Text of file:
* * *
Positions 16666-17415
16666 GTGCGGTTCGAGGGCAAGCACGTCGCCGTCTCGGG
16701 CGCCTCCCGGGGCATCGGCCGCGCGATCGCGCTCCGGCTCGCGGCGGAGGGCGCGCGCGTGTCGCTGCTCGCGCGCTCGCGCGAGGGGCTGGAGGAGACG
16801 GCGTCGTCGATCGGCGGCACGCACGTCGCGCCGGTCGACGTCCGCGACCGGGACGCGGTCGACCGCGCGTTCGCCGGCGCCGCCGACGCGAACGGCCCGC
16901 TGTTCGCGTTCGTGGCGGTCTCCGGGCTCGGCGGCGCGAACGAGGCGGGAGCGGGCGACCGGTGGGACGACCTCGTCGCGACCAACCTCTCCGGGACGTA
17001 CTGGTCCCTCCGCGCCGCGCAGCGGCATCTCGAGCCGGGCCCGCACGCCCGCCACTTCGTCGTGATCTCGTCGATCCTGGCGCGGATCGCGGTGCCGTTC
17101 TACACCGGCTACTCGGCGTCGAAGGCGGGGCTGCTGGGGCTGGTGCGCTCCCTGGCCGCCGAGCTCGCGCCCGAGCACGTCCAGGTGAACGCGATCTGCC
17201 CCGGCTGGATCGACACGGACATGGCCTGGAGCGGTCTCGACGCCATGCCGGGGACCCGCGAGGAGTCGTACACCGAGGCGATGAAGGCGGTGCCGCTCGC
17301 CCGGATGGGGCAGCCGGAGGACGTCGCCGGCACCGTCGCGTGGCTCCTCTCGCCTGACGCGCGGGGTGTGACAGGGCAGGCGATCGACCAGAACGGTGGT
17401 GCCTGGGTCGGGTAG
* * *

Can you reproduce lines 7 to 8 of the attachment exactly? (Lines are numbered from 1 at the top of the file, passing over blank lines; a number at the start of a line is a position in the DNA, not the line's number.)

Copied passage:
17101 TACACCGGCTACTCGGCGTCGAAGGCGGGGCTGCTGGGGCTGGTGCGCTCCCTGGCCGCCGAGCTCGCGCCCGAGCACGTCCAGGTGAACGCGATCTGCC
17201 CCGGCTGGATCGACACGGACATGGCCTGGAGCGGTCTCGACGCCATGCCGGGGACCCGCGAGGAGTCGTACACCGAGGCGATGAAGGCGGTGCCGCTCGC